Very early on in the planning process we had a big decision to make about the grading of the site.
The parcel of land that the brewery sits on will also house 13 Guest Cottages and a General Store. This land, however, undergoes significant elevation change from the top, where the brewery will sit, to the bottom, where the cottages will be. Because of this elevation change and the quantity of cottages that we are building, we were anticipating a large headache in regards to planning.
The initial design proposed to us by the engineers had us stripping most of the 5 acre site of its vegetation, as well as removing a tremendous amount of topsoil. This would create a clean slate for the work-site and keep the tap room side of the brewery from sitting so high up in the air. However, the idea of stripping this pretty countryside of its character didn’t sit too well with us. After much deliberation between builders and our site prep contractor, we decided to integrate the existing grade into our building plans. While this did result in a more challenging work-site for our builders, it cut down significantly on the amount of earth impacted by construction. Furthermore, keeping the varying elevations between each cottage will result in each building feeling like it’s part of the landscape. Not removing so much topsoil also produces other benefits: less of a chance of prematurely hitting the solid granite that sits beneath the hill; and allowing for the brewery’s deck to maintain a nice high perch and a scenic view above the future gardens.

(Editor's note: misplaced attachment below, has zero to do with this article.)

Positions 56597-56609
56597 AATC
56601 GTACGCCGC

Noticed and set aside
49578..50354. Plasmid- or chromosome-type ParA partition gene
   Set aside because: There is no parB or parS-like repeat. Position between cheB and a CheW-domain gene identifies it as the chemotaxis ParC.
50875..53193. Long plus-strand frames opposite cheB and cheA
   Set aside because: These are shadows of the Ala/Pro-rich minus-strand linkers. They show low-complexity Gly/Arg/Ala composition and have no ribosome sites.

With the “scorched earth” policy cast aside, a job site prepped, and footings dug, the foundations could finally begin. It didn’t take long for the masons to finish the initial block-work, prepping the building for the next step: framing!